Indigenous participation in every aspect of health research is increasingly recognised as an important element of any research project that aims to improve Indigenous health. Despite the acceptance of its importance, when the concept of 'Indigenous participation' is mentioned, authors are often imprecise as to the nature and purpose of participation, and its relationship to improved health outcomes. This report attempts to bring some clarity to the variety of meanings we might give Indigenous participation in research. For the purposes of stimulating further debate, we identify four distinct, but overlapping, rationales: pragmatic, moral, interventionist, and epistemological. Each has different implications for how Indigenous participation should be implemented and evaluated. More debate on the meanings and purposes of Indigenous participation will contribute to a refined understanding of its potential benefits to health research.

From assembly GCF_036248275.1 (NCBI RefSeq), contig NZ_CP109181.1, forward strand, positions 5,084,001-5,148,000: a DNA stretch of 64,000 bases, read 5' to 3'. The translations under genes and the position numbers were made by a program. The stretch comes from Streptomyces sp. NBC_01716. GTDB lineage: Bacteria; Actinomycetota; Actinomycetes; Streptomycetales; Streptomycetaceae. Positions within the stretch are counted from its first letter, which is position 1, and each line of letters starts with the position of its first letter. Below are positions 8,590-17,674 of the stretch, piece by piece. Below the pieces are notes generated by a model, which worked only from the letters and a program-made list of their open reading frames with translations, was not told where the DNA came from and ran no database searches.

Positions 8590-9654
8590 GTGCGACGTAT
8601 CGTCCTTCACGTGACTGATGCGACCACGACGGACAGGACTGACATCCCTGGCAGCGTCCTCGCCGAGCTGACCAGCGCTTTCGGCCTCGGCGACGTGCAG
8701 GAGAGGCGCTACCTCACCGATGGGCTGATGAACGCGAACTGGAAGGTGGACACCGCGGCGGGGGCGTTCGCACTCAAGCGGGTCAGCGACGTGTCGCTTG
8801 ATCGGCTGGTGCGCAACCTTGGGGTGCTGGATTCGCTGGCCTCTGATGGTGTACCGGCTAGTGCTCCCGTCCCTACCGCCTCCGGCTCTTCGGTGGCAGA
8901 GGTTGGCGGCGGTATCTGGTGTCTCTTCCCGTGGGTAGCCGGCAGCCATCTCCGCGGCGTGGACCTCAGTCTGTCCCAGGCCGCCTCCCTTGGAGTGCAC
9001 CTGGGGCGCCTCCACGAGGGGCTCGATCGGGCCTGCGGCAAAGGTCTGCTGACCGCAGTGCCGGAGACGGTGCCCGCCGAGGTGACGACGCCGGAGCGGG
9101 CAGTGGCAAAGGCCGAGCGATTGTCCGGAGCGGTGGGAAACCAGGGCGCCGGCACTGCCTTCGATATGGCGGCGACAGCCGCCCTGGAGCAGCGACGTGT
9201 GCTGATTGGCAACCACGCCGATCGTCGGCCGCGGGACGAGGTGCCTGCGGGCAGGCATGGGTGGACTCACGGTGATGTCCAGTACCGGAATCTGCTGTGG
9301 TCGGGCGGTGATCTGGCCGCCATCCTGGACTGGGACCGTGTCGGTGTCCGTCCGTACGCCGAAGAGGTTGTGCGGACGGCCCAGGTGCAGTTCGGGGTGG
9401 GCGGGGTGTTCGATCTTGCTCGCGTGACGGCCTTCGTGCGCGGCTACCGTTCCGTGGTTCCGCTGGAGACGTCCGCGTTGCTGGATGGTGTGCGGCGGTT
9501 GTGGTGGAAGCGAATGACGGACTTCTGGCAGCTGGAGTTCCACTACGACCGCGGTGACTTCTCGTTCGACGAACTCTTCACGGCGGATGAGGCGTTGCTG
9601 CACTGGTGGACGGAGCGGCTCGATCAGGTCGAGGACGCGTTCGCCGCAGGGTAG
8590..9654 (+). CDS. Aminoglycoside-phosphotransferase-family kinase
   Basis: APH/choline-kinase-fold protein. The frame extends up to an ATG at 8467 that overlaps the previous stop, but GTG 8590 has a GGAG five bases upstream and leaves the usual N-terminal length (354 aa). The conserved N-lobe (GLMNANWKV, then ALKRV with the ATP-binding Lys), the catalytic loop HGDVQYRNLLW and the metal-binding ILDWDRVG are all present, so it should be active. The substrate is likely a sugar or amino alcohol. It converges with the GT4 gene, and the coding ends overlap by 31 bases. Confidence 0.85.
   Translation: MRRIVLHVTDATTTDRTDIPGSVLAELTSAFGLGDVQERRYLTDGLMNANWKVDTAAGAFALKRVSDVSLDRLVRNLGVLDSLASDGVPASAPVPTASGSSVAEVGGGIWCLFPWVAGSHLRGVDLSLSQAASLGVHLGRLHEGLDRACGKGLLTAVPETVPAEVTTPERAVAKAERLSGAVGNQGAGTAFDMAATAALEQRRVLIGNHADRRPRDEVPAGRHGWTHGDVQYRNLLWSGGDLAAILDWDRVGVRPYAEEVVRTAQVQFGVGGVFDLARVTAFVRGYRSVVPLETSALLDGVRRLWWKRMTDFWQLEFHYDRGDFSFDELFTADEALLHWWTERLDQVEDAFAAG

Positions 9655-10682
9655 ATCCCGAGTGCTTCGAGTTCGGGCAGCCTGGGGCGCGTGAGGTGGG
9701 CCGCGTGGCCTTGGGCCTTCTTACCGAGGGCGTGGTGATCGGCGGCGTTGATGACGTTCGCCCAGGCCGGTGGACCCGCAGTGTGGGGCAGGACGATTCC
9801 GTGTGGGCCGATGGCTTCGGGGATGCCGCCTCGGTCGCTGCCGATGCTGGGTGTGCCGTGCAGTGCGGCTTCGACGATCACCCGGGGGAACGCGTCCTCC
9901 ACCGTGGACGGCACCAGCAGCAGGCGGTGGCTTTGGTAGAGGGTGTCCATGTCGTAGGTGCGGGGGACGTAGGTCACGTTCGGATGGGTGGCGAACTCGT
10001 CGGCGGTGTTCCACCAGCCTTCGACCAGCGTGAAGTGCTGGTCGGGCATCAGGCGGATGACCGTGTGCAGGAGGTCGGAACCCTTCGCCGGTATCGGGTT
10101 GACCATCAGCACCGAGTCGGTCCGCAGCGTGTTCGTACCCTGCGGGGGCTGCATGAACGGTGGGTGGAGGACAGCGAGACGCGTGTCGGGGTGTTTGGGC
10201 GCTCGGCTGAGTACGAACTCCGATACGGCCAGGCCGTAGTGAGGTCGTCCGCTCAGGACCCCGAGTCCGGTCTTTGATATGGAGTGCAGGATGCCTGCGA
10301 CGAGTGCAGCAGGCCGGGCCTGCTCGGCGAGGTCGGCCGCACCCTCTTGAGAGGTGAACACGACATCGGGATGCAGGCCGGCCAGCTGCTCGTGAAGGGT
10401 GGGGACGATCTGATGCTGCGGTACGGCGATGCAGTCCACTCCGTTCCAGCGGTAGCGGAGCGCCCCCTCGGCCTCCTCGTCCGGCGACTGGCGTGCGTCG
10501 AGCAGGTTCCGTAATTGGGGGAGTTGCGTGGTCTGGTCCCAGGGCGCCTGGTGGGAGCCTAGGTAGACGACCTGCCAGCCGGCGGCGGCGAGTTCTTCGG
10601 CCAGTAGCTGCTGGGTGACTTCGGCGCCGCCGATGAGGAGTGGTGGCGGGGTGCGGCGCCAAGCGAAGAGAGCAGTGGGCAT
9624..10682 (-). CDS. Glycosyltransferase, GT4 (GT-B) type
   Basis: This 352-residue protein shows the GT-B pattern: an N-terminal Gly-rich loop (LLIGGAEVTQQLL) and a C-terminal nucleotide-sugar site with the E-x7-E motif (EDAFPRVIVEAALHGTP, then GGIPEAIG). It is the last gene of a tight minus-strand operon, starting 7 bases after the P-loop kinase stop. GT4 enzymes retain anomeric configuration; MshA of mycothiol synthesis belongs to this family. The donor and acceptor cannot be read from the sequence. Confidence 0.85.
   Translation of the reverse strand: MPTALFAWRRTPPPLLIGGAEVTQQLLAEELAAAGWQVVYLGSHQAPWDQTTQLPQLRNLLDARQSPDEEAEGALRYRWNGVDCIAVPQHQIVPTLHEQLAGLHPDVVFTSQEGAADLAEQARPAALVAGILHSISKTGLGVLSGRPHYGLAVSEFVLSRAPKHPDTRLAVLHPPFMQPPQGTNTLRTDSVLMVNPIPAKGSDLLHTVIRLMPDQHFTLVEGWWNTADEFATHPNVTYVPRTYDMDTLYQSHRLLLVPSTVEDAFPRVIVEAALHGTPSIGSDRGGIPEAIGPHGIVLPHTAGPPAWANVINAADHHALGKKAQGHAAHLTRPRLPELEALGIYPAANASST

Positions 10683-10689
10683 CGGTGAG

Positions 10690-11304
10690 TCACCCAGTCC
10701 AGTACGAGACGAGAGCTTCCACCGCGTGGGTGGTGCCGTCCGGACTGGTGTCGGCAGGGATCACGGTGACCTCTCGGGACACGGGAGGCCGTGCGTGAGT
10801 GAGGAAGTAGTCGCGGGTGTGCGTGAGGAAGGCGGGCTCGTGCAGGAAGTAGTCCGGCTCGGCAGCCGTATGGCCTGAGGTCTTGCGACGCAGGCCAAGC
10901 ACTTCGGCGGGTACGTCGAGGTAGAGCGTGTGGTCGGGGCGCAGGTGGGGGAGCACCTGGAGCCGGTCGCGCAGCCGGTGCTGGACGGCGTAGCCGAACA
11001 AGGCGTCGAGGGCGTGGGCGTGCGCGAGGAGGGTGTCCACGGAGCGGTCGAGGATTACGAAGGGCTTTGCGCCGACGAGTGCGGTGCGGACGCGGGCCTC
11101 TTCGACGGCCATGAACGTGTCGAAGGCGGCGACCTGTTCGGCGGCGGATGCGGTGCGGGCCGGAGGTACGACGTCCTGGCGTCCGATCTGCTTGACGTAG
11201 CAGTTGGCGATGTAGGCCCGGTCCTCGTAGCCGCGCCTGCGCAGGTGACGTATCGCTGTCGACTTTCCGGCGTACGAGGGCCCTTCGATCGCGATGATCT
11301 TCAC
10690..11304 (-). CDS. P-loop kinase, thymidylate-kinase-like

|Number of pages||3|
|Journal||Australian and New Zealand Journal of Public Health|
|Publication status||Published - 2005|
Kowal, E., ANDERSON, I., & Bailie, R. S. (2005). Moving beyond good intentions: Indigenous participation in Aboriginal and Torres Strait Islander health research. Australian and New Zealand Journal of Public Health, 29(5), 468-470.